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I am new to async / await. but I created the POC but I am still confused.

Outcome of method

public async void WriteLineFunc(string str)
    {
        await Task.Factory.StartNew(() => WaitFor2Secs());
        //WaitFor2Secs();
        Console.WriteLine(str);
    }

and

public async void WriteLineFunc(string str)
    {
        //await Task.Factory.StartNew(() => WaitFor2Secs());
        WaitFor2Secs();
        Console.WriteLine(str);
    }

is same. What is point of making a method as await? Just to run a function on other thread and wait for its completion?

share|improve this question
    
The first version allows the main thread to do other things while waiting. The second version does not let the thread do anything during the wait. Allowing the main thread to do other things means that the application remains responsive. –  Raymond Chen Jan 7 '13 at 3:04
    
you mean statement await Task.Factory.StartNew(() => WaitFor2Secs()); is equal to Task t = Task.Factory.StartNew(() => WaitFor2Secs()); Task.WaitAll(t); –  D J Jan 7 '13 at 3:12
2  
No. WaitAll holds the thread hostage while it waits. –  Raymond Chen Jan 7 '13 at 5:10
    
what do you mean by thread hostage? do you mean that the same thread can do some other thing even if it is waiting? –  D J Jan 7 '13 at 6:32
    
@D J: Yes. Try putting this code in a simple windows forms or wpf project instead. You'll discover that the thread which is responsible for pumping messages can continue to pump messages and maintain a responsive ui in your first example. In your second example (assuming WaitFor2Secs is a sleep), you'll block the UI thread and make your user interface non-responsive for the duration of the wait. –  Greg D Jan 7 '13 at 13:10

1 Answer 1

up vote 7 down vote accepted

When a method uses await, it can return to its caller before it's complete.

Consider this example:

public async Task WriteLineFuncAsync(string str)
{
  await Task.Delay(2000);
  Console.WriteLine(str);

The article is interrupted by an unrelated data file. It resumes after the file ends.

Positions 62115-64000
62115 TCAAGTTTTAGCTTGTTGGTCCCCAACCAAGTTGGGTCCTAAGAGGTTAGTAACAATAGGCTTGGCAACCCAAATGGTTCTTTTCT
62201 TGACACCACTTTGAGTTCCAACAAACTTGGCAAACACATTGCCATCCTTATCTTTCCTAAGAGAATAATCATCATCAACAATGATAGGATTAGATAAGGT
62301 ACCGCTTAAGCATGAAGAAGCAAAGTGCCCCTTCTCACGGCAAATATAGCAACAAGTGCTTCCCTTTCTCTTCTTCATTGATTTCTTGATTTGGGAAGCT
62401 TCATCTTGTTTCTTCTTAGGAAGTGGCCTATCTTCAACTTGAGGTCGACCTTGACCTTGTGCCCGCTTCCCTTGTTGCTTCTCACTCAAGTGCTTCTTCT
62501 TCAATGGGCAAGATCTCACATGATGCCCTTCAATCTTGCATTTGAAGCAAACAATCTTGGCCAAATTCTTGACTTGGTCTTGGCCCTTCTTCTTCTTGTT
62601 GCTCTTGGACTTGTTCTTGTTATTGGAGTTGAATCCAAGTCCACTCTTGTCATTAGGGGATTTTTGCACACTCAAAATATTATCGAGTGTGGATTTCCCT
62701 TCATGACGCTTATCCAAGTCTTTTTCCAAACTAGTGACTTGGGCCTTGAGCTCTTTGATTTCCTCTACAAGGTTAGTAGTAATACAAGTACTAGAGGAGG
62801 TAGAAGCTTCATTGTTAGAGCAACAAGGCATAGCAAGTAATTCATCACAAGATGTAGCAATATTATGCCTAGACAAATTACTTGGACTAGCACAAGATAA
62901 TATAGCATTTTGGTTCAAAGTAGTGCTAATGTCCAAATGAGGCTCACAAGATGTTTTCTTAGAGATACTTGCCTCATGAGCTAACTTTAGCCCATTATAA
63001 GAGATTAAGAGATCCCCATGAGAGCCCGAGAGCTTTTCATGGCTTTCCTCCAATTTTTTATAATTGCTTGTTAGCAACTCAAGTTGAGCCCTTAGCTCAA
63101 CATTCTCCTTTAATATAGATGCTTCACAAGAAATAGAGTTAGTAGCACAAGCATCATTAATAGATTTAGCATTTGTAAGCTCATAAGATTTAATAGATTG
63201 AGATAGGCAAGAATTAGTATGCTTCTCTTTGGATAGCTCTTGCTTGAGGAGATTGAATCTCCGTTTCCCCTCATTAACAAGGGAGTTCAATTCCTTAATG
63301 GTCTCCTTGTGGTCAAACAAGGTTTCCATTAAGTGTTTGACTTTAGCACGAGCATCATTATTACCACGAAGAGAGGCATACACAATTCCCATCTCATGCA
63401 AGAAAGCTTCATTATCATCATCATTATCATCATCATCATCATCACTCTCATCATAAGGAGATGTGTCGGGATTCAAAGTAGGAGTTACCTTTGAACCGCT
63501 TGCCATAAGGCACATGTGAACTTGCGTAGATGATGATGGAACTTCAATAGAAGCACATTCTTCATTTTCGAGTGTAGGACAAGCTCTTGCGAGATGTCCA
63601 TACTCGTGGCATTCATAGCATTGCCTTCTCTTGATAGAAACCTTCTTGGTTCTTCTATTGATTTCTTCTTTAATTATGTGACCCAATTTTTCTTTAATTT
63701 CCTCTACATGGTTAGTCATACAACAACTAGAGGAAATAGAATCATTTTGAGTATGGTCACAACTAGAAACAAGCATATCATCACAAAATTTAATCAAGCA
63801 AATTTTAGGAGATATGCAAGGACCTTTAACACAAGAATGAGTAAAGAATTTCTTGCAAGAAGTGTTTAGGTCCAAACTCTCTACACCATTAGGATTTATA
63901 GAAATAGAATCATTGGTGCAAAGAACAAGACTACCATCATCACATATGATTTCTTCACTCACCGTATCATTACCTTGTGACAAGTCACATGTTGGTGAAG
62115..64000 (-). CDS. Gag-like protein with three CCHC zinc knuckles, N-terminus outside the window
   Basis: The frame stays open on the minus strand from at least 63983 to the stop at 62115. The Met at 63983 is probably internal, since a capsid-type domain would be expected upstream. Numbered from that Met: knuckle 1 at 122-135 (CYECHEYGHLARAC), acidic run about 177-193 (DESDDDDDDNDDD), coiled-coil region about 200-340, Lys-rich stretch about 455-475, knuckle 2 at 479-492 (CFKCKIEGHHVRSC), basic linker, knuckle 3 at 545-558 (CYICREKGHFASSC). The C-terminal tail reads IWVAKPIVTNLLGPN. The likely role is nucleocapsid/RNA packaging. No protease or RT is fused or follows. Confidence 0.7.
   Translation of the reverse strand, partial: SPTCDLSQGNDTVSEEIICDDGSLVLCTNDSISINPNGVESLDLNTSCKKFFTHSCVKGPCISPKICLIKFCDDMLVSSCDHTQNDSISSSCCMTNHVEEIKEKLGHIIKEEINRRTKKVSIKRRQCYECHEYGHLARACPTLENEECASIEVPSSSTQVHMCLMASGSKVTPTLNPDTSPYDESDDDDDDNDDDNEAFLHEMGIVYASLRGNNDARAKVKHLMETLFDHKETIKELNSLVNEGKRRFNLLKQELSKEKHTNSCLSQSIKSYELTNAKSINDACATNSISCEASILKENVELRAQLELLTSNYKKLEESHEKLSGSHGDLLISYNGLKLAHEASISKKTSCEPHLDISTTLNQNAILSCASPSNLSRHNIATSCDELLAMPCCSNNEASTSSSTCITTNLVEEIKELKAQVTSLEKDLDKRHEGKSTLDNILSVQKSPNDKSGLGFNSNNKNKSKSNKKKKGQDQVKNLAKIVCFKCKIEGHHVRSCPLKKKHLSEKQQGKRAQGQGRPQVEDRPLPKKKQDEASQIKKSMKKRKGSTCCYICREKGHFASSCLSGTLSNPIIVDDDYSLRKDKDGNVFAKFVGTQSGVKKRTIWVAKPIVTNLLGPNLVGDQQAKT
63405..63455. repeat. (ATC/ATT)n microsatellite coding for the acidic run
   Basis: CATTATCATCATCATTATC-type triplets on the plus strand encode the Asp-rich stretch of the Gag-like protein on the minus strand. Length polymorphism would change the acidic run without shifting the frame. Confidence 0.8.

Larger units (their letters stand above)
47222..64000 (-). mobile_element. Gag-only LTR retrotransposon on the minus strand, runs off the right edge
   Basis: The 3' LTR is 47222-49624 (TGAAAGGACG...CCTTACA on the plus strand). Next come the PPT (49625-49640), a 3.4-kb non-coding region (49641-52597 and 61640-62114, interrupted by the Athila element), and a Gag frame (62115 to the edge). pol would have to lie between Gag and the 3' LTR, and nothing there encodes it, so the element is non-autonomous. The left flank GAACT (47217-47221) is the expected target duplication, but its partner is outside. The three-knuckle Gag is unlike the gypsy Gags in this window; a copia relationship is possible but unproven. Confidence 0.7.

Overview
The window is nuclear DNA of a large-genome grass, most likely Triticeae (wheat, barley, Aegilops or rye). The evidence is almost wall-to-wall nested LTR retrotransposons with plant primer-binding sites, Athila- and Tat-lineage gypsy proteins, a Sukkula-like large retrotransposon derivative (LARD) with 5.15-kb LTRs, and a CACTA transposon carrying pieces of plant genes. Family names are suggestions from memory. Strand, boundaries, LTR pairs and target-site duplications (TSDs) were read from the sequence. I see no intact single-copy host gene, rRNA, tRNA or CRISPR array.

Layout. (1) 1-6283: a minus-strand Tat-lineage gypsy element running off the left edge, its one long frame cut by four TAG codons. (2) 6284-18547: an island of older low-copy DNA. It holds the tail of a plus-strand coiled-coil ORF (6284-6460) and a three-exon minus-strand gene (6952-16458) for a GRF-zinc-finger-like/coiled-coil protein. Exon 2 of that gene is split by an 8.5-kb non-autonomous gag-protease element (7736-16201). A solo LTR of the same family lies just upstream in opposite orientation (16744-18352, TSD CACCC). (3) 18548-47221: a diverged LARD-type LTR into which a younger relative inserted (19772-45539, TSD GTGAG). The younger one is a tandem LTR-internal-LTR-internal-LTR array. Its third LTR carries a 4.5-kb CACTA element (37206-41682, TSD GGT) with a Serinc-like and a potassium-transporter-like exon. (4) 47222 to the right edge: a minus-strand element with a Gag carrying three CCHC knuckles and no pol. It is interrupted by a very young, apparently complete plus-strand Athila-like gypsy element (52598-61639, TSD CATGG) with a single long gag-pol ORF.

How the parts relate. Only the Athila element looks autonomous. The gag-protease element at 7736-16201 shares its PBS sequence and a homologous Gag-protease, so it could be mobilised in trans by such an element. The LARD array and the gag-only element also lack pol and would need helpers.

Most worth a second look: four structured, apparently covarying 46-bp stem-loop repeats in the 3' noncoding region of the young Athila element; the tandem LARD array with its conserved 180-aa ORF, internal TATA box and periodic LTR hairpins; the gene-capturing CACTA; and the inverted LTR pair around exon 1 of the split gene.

}

public void WriteLineFunc(string str)
{
  Thread.Sleep(2000);
  Console.WriteLine(str);
}

WriteLineFunc will synchronously block the running thread for 2 seconds and then write out the string. WriteLineFuncAsync will immediately return an incomplete Task to its caller; two seconds later, it will write out the string and then complete the Task.

For client-side applications, the main benefit is responsiveness (the GUI thread is not blocked). For server-side applications, the main benefit is scalability (you can have far more responses than threads).

share|improve this answer
    
actually I need to know the concept behind the await. I know that it helps us to run the things on background and await. But your async method is same as public void WriteLineFuncAsync(string str) { Task t = Task.Factory.StartNew(() => Task.Delay(2000)); Task.WaitAll(t); Console.WriteLine(str); } –  D J Jan 7 '13 at 8:58
4  
@DJ No, it's not. For one, your method won't actually wait. Task.Delay() doesn't block a thread while waiting, it just returns a Task that will complete after a given time. –  svick Jan 7 '13 at 12:11
    
@DJ: You may find my async/await intro helpful. –  Stephen Cleary Jan 7 '13 at 13:33
    
link is really helpfull.. thanks a lot. –  D J Jan 9 '13 at 3:30

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